I often find myself talking to people about where to find good resources to inform the development of new TimeBanks, and in some cases I print, photocopy and hand out any resources that I think are particularly useful. In New Zealand we are currently seeing an explosion of new interest in Time Banking, with many new groups forming who are keen to set up TimeBanks in their area. The TBANZ site currently has the most up to date list of TimeBanks in New Zealand (20 at last count!). So the aim of this post is to compile and summarise the available resources created by Edgar Cahn, whose writing is the best place to start for people looking to find inspiration and guidance in setting up a TimeBank.
Cahn’s must-read book is No More Throw-Away People, the Co-Production Imperative, it is known as the “Time Banking Bible” here in New Zealand. It is definitely worth purchasing at least one copy to share amongst members of a group establishing a TimeBank. In Lyttelton, members of the TimeBank earned Time Credits for reading No More Throw Away People. They earned further credits for participating in discussion sessions where they shared what they had enjoyed and been inspired by in the book, and their ideas for how to apply Cahn’s theories and advice to their local TimeBank. I hear that these sessions were very successful. Juliet Adams, a member of the Lyttelton Timebank, has also earned Time Credits for writing a summary of No More Throw-Away People.
In 2001, three years before No More Throw Away People was published, Cahn wrote a clear explanation of the similarities and differences between LETS Systems and TimeBanks, and the desire in both to create more inclusive forms of community. This short and useful article (that I also referred to in an earlier post) was published in the International Journal of Community Currency Research.
In 2010 Edgar Cahn and Chris Gray, CEO of TimeBanks USA, were interviewed by Mark Herpel for Community Currency (CC) magazine. The theme of this issue of the magazine is ‘Time’, and the magazine as a whole is well worth a read, and free to download (see page 20 for the interview). This interview is a great follow-up to No More Throw Away People, and Mark Herpel has also published the text of the interview here. I printed and handed out copies of this interview at the Time Banking Hui in Lyttelton last year.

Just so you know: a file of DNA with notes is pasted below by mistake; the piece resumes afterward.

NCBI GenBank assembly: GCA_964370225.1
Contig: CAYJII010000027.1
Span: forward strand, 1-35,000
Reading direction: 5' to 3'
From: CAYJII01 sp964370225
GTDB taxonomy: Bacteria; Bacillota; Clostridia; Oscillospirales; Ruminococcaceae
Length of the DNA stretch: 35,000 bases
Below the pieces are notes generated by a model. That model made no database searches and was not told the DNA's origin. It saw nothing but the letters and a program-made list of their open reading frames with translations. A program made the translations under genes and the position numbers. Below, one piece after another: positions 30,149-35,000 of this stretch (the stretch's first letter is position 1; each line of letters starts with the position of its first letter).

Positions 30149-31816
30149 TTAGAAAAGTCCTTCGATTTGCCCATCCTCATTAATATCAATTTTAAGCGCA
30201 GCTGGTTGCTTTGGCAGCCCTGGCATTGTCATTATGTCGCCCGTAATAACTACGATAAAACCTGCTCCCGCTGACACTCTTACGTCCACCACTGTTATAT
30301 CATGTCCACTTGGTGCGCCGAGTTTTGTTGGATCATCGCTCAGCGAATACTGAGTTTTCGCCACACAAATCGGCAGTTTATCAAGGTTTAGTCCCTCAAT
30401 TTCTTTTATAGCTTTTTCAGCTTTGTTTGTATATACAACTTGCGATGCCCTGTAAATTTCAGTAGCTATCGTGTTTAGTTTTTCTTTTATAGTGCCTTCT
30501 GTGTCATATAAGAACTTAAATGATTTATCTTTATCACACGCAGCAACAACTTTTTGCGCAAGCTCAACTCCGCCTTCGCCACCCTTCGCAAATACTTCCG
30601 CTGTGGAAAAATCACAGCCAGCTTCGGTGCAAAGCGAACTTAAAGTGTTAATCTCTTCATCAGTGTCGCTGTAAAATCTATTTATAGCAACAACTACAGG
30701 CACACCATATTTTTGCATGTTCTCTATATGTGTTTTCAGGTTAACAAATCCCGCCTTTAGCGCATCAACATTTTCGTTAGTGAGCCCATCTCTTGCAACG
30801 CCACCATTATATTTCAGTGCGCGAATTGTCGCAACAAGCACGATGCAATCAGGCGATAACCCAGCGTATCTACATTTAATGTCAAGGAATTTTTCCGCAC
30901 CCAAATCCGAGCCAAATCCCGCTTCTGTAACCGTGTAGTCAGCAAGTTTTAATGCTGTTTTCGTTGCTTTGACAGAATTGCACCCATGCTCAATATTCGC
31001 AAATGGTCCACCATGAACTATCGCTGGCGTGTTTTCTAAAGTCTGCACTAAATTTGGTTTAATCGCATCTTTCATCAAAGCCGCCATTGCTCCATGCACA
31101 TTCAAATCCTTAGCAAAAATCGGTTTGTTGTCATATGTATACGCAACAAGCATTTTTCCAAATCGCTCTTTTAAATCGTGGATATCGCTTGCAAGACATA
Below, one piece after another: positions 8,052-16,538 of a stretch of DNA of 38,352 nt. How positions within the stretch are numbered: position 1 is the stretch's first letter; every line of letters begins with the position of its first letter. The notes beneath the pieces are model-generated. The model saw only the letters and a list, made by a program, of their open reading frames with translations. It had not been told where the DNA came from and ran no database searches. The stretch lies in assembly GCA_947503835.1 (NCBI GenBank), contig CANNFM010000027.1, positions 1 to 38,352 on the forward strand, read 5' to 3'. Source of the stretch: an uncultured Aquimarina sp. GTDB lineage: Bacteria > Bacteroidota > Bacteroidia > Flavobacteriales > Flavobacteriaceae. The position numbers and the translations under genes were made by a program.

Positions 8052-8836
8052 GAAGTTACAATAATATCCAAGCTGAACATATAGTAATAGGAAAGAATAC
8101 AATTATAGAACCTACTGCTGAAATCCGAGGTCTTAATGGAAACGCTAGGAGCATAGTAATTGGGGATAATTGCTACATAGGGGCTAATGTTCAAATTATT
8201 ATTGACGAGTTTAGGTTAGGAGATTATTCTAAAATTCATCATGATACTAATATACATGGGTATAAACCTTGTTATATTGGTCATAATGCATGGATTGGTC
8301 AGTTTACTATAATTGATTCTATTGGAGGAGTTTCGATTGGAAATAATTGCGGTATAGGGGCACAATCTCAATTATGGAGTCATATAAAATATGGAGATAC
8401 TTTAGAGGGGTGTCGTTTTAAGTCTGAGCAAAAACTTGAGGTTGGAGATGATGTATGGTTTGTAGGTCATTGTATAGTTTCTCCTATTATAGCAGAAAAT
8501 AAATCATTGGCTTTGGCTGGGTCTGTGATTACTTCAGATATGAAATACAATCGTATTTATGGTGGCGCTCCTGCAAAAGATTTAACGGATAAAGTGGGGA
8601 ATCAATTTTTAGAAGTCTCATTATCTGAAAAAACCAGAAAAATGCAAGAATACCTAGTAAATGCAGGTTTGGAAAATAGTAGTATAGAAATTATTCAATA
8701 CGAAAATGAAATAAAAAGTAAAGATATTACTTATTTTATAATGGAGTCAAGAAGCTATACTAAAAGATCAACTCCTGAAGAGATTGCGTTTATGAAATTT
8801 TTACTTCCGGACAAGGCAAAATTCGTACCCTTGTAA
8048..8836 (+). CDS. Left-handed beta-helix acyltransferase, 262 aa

If you search through YouTube, you will find a wide range of interviews and presentations delivered by Edgar Cahn, but here are two of my favourites: Cahn speaking at a TEDx event, and at Occupy Wall St.
On the literature side of things, I’ve finished a review of around 70 articles and book chapters on Time Banking, LETS (Local Exchange and Trading Systems), and other Community Currencies such as Ithaca HOURS. Most of these are international studies, and there have also been some studies done in New Zealand including Lucie Ozanne’s research with the Lyttelton Timebank which I think you are all familiar with, Lisa Geary’s report for the University of Canterbury (contains a great FAQ for start-up TimeBanks, with answers written by Julie Lee, from page 18 onwards), and Peter North’s work on Green Dollars.
Here are a few brief highlights from my literature search:
– There was a comprehensive review, Community Currency Research: An analysis of the literature published this year in the IJCCR (International Journal of Community Currency Research). The authors of this review have also made an extensive online database available. Click on ‘databank’ to search the literature that they have compiled.
– I found a few good overviews of the similarities and differences between Time Banking and LETS, and although it is an older article (2001) I really enjoyed this short piece On LETS and Time Dollars by Edgar Cahn.
– A fascinating book that I came across in February this year was Clue to the Economic Labyrinth, written by Michael Flurscheim, discussing many of the same issues that we are concerned with now – and published in 1902! A long text but well worth the effort. I still haven’t finished reading it but I intend to, and would be very excited to have somebody to talk to about this book. Why not make a large cup of tea or coffee and download the pdf 🙂
– Another interesting piece of writing is Elizabeth Miller’s PhD thesis Both Borrowers and Lenders: Time Banks and the Aged in Japan. Go straight to chapter four to read about the life of Teruko Mizushima, who created Time Banking in Japan decades before Edgar Cahn independently designed the same system in the United States.
– In his chapter The Longevity of Alternative Economic Practices: Lessons from Alternative Currency Networks Peter North lists the following key factors that he has observed amongst long-lasting alternative currency networks: The existence of at least one key and committed activist; strong management systems – including the delegation of tasks to a team, and the utilisation of the collective resources of this team (time, money, bicycle-power, creativity, personal computers and printers etc.); a supportive local state or voluntary body providing funding, worker time, or in kind support on a long-term basis; commitment building mechanisms – e.g. buddy or mentor systems for new members, regular pot luck dinners, newsletters, clothes and goods ‘freecycle’ parties, members feeling part of a community of like-minded people, and/or part of a wider political project; finally, a large and dense enough network of like-minded people getting what they need and with skills to share (North, 2010:38-42).
Let me know if there’s anything else in particular that you’d like to know from the literature and I can add further links and comments. I looked at studies of Timebanks in New Zealand, USA, Japan, Taiwan, the UK (Wales, Scotland and England), and Sweden.